This article demonstrates improving costing visibility by walking you through multi-tenant cost models, automated deployment, user-selectable deployment destinations and the VM Billing report. These features in concert provide information to help you minimize costs.

Our example organization has two main levels in its virtual infrastructure: a pre-production lab and a cheaper development lab, both residing on the same managed system. We want to make sure costs are optimized for both labs.

Here’s how to set up vCommander® to provide cost visibility for this scenario.

Create Cost Models

Cost models allow you to assign distinct CPU, memory, storage, operating system, support and custom costs to different parts of your infrastructure. You can assign different costs to high-end versus low-end compute resources, to different hypervisor platforms, or to different groups of consumers. vCommander uses cost models to generate information in reports that can help you manage your virtual infrastructure resources.

To create a cost model for each lab:

  1. Browse to Configuration > Costs and choose the Cost Models tab.
  2. vCommander’s default cost model contains global settings which you can copy when creating new models. Select the Default Cost Model and click Copy.
  3. On the Name and Targets page, name the first model Pre-production and select the pre-production datacenter in the tree.

  4. Use the wizard to specify appropriate costs for your pre-production lab. On the Storage page, specify the default storage tier for this cost model.
  5. Repeat the process for the development lab.

Here’s a summary view of our two cost models:

vCommander also provides a tree view of your cost model setup:

Set up the Service Catalog

To set up the Service Catalog, you need to create a Service Catalog entry and add the Destination control to the New Service Request form, so that users can select the appropriate deployment destination.

To add a Service Catalog entry:

  1. Browse to Configuration > Service Request Configuration > Service Catalog and click Add Service.
  2. On the Service Description page, give your service a name. Ours is named Ubuntu Linux.
  3. On the Components page, add a component from the managed system where you set up the deployment destinations.

  4. Accept the default settings for the rest of the wizard pages.

To add Destination control to the New Service Request form:
  1. Browse to Configuration > Service Request Configuration > Form Designer.
  2. Select the Default Service form.
  3. In the Toolbox, click Destination to add the element to the form.

  4. Use the arrows to move Destination to the desired location in the form.
  5. Click OK on the Destination form element, and then click Save to save the form.

Set up Automated Deployment

Automated deployment requires you to set up an approval workflow and create deployment destinations.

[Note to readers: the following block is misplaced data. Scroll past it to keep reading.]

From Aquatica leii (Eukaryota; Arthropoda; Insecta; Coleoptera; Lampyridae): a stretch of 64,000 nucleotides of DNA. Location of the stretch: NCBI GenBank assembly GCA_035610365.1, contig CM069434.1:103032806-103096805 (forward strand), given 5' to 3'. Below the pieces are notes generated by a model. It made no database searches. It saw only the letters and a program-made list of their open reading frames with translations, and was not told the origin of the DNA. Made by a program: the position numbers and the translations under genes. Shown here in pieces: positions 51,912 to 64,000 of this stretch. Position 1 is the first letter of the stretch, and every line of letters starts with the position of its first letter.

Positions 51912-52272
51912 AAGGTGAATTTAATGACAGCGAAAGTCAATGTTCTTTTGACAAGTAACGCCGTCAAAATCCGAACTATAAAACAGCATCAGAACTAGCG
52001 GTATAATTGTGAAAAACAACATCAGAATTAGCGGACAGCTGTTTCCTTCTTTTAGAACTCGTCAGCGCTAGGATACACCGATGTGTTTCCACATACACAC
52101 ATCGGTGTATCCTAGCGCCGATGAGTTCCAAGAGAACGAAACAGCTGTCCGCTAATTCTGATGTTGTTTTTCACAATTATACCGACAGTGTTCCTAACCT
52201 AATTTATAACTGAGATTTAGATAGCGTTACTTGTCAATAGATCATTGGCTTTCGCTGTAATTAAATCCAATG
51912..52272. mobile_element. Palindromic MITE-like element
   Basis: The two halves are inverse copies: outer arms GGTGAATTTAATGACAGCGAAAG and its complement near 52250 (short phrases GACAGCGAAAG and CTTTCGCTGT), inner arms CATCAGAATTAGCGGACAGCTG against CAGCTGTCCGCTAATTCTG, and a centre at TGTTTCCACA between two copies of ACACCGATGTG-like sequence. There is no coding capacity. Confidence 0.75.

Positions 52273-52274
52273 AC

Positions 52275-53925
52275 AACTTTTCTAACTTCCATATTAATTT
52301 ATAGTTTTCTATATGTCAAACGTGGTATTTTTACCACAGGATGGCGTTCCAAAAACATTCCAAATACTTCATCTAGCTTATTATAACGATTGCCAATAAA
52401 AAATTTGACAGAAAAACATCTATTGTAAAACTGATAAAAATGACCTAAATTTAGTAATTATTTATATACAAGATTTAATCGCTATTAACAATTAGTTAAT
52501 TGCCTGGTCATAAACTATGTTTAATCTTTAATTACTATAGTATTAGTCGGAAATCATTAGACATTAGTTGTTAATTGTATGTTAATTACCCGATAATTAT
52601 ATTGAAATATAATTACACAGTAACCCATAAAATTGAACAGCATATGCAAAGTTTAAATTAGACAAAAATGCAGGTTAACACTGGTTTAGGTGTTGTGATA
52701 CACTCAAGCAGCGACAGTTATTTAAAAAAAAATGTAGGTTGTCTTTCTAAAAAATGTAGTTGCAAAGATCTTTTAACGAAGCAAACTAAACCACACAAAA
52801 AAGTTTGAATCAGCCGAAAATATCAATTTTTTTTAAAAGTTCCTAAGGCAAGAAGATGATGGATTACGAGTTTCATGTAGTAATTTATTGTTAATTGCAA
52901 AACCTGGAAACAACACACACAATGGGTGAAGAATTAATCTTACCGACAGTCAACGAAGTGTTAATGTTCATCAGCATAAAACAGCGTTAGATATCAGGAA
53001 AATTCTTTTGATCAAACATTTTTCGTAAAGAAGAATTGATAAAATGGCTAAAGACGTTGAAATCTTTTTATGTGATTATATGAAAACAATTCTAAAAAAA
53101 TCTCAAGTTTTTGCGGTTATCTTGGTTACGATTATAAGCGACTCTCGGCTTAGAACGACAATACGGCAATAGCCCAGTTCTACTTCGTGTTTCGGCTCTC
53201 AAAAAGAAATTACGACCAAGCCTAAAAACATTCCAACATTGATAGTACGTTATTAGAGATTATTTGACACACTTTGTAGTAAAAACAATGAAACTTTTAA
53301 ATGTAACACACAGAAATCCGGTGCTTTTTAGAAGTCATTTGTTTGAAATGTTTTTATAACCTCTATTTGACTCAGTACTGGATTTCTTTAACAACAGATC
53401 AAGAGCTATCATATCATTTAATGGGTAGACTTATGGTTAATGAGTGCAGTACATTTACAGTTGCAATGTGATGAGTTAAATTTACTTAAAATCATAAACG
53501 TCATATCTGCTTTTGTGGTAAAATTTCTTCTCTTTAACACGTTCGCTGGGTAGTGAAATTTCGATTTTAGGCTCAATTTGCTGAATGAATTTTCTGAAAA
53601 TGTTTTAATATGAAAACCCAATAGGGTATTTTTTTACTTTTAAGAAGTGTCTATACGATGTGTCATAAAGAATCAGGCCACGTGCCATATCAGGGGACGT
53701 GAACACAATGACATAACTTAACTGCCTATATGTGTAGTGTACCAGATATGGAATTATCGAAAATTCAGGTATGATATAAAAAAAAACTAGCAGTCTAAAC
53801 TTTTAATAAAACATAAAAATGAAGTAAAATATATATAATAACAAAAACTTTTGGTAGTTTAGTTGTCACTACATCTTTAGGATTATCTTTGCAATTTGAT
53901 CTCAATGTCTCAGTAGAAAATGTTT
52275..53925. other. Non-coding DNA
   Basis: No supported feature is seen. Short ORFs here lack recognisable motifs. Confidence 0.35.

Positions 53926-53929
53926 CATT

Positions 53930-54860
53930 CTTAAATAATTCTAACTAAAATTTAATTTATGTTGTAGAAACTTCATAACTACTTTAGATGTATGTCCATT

To configure an approval workflow for automatic deployment:

  1. Browse to Configuration > Service Request Configuration > Approval Workflow.
  2. Click Add.
  3. On the Name & Type page, specify that the workflow will be applied when a new request is created. Click Next.
  4. Accept the defaults and click Next for the Assigned Groups and Steps pages.
  5. On the Automation Options page, select Automatically deploy approved requests. Click Next.

  6. Click Finish.

To create a deployment destination for the pre-production lab:
  1. Browse to Configuration > Service Request Configuration > Provisioning Configuration.
  2. Under Automated Deployment Placement, click Add.
  3. Provide a name, and use the wizard to select appropriate folder, target host or cluster, networking, storage and disk format.
  4. Review your choices on the Summary page:

Repeat this process as needed to create other destinations from which users can select.

Request a service

Now, let’s put all the parts together and request a service.

  1. Log into the Service Portal and click Request New Service. The Destination control appears on the Service tab. The expected destination, if you let vCommander decide, will be the development lab:

  2. Select Production from the drop-down menu. Service Catalog costs are updated to reflect your choice:

  3. Click Submit Request.

Once you submit the request, it is automatically deployed to the selected destination.

Run the VM Billing report

To determine whether users are optimizing costs through this process, run the VM Billing report to see exactly where users are deploying their VMs. The VM Billing report provides a metered view of actual VM resource allocation and associated cost.

The report is based on VM billing records, which are generated nightly. The costs in the VM billing records, in turn, are calculated from cost models.

To run the VM Billing report:

  1. Browse to Reports > Chargeback & IT Costing > VM Billing.
  2. Click Add Advanced Filters.
  3. In the Filters drop-down menu, select Ownership > Primary Owner Login.
  4. Enter a login name in the text field.
  5. Click Generate.
Here’s a sample report: